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18 Cards in this Set

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Fallacy in which a person's opinion is influenced due to the public/peer's opinion.
June says she likes the color green but everyone says green is the ugliest color. She succiently changes her opinion to agree.
Appeal to false authority/Doubtful Authority
arguing with references to so-called experts or famous people that have no true citation on the issue
"According to Ted Koppel, interest rates will remain low during the next fiscal year," he is not an expert in business even though he is a respected journalist.
Appeal to ignorance
Fallacy that a statement is true because it hasn't been proved false.
UFOs exist. It hasn't been proven otherwise.
UFOs don't exist. It hasn't been proven otherwise.
Ad hominem
This fallacy tries to divert the attention from the facts of an arguement by attacking the motives or character of the person making the opposing argument.
"The public should not take Dr. Mason's plan for improving county health services seriously. He is a former alcholic whose wife recently divorced him."
Non sequitur
Literally, "does not follow." A conclusion or statement that does not arise logically from the premises of a given argument.
"Disarment weakened the US after WWI. Disarment also weakened the US after the Vietnam War. For this reason, efforts to control guns will weaken the US."
Tu quoque
This fallacy asserts that an opponent's argument has no value because the opponent does not follow his or her own advice.
A judge favors stronger penalties for convicted drug dealers. During his confirmation hearings, he admitted to smoking marijuana when he was a student.
Post hoc/Ergo propter hoc
"After This, Therefore Because of This." This fallacy assumes that because of two events occurring close together in time, the first must be the cause of the second.
"Every time a Republican is elected president, a recession follows. If we want to avoid another recession, we should elect a Democrat as our next president."
Straw man (person) reasoning
attempting to strengthen your own view by distorting the opposing view or making it seem overly simplistic. The opposing view thus becomes a "straw man" that you can knock down easily. This techinique usually hurts your credibility.
"Why, apart from moral considerations, do you think teenagers should be taught to abstain from sex until marriage?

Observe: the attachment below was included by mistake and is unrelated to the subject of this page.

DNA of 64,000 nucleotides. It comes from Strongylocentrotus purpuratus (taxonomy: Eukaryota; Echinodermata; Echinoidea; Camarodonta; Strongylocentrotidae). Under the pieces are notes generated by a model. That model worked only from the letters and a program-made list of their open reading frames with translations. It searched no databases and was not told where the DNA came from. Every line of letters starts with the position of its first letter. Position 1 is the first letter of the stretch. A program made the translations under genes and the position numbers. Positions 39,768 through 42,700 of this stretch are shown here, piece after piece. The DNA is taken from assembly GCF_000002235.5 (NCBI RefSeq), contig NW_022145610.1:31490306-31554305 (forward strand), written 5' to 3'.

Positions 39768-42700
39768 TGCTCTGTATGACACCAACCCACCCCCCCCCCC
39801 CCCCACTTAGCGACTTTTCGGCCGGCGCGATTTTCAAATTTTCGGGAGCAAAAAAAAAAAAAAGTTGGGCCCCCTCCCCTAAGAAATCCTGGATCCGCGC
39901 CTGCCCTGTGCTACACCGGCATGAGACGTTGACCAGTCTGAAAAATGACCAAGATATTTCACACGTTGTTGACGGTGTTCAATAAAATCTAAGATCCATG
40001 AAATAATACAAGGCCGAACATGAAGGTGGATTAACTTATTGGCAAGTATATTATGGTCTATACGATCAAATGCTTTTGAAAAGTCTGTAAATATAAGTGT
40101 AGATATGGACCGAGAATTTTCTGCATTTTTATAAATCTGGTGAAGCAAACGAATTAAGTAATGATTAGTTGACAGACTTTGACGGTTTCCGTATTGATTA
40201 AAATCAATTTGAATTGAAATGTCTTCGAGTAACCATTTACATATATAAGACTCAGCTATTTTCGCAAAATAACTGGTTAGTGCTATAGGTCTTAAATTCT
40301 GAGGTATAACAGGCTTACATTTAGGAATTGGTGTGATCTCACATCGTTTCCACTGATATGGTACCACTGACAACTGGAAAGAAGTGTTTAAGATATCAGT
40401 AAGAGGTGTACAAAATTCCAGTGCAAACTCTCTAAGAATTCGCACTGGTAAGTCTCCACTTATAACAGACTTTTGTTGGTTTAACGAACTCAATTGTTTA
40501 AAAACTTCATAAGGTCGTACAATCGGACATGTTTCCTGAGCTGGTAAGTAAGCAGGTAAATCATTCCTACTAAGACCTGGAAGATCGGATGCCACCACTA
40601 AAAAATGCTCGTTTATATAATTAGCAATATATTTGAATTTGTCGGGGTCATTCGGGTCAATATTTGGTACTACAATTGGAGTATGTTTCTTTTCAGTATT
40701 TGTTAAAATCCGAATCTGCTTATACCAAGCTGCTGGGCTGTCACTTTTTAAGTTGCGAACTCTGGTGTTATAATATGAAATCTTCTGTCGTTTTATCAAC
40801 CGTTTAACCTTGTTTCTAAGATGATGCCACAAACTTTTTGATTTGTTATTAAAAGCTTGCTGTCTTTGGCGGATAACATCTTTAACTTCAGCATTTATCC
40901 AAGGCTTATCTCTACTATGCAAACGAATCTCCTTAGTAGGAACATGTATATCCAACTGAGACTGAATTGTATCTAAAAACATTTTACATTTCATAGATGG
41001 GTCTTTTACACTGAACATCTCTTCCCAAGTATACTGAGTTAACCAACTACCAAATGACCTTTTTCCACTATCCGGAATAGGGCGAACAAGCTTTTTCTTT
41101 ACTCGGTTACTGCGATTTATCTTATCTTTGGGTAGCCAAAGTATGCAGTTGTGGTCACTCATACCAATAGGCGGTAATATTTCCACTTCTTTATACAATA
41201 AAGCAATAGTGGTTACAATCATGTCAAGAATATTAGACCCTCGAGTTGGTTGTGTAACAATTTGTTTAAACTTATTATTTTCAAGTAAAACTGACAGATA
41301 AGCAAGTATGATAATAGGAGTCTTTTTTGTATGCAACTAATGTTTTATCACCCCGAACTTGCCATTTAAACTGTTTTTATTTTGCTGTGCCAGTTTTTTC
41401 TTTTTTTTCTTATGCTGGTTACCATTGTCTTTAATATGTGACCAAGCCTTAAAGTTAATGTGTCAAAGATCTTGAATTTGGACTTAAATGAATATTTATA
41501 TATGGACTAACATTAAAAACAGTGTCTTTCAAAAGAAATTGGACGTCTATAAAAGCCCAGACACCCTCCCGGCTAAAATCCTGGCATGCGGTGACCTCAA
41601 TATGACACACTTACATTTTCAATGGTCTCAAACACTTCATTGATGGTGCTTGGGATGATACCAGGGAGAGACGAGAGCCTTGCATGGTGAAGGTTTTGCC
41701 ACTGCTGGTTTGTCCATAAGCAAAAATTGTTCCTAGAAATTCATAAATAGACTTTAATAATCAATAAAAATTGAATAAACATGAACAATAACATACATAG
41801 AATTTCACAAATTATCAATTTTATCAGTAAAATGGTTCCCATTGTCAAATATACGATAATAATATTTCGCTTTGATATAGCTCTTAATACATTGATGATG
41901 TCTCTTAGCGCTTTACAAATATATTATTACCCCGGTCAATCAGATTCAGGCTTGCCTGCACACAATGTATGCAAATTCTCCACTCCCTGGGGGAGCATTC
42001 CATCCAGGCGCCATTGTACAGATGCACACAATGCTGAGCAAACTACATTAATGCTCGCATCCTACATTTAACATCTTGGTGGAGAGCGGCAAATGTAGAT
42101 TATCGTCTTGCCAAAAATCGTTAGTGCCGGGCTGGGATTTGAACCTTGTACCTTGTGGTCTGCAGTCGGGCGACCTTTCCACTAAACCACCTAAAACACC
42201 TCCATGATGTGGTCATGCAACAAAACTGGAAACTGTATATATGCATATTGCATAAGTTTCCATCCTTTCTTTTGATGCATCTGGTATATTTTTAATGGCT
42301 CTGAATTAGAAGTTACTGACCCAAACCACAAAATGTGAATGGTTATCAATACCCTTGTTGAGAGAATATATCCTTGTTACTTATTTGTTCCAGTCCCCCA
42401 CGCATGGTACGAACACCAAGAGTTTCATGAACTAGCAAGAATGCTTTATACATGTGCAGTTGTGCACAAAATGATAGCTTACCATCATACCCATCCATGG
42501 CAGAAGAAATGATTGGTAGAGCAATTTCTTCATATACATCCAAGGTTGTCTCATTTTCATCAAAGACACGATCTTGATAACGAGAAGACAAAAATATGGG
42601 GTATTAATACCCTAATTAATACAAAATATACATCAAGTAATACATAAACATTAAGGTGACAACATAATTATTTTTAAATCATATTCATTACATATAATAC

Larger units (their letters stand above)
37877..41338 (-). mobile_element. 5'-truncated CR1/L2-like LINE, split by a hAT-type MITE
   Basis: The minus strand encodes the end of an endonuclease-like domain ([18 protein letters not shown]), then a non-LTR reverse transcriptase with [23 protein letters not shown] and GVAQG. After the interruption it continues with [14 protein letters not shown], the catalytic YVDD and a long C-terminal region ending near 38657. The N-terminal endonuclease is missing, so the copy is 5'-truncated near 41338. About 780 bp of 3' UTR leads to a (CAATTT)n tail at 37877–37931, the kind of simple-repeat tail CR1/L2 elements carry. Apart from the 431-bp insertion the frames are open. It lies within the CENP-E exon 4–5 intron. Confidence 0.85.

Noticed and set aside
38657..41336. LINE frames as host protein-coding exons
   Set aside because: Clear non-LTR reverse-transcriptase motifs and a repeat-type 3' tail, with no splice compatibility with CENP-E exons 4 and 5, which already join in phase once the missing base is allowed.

…[N]ot one of 800 sexologists at a recent conference raised a hand when asked if they would trust a thin rubber sheath to protect them during intercourse with a known HIV infected person. … And yet they're perfectly willing to tell our kids that "safe sex" is within reach and that they can sleep around with impunity."
Red herring
Avoiding the "real" argument by introducing something irrelavant or tangentially related, thereby changing or shifting the topic of discussion.
"The mayor has proposed building a new baseball-only sports stadium. How can he even consider allocating millions of dollars when so many pro baseball players are being paid such high salaries?"
Representing one written piece as only possible approach to truth.
Everything you need to know is in the Bible.
Slippery Slope
Fallacy that one thing WILL lead to another.
"(1) If you buy a Green Day album, then next you’ll be buying Buzzcocks albums, and before you know it you’ll be a punk with green hair and everything.
(2) You don’t want to become a punk.
(3) You shouldn’t buy a Green Day album"
Begging the question/circular reasoning
Cicular reasoning--that is, drawing conclusions from assumptions that have not been proven.
"The unfair and shortsighted legislation that limits free trade is a threat to the American economy."
Hasty or sweeping generalizations
This fallacy occurs when a conclusion is reached on the basis of too little evidence.
"Because our son really benefited from nursery school, I am convinced that every child should go."
Misleading statistics
Statistics that have been misrepresented or distorted in an attempt to influence an audience.
"Women will never be competent firefighters; after all, 50% of the women in the city's training program failed the exam." ... Only two women were in the program.
False dichotomy/dilemma (either/or)
Contrasting your own choice only with one that is wholly undesirable, while overlooking other options.
"We must choose between life and death, between intervention and genocide. No one can take a neutral position on this issue."
Scare tactics
To reduce complicated issues to simple threats or to exaggerate a possible danger well beyond its actual likelihood
Because there is a chance of a hijacking or mechanical problem on the plane, flying should be avoided all together.
Using a word with two or more definitions, usually in order to confuse or deceive.
"As a human endeavor, computers are a prasieworthy and even remarkable accomplishment. But how human can we hope to be if we rely on computers to make our decisions?" --human refers to the race originally then to the characteristics of the race (merciful or civilized).
Faulty analogy/argument for analogy
Assuming that since two things are alike in one respect, they must be alike in others. Often, an analogy is false because important pieces of information are missing or overlooked.
"The overcrowded conditions in some parts of out city have forced people together like rats in a cage. Like rats, they will eventually turn on one another, fighting and killing until a balance is restored."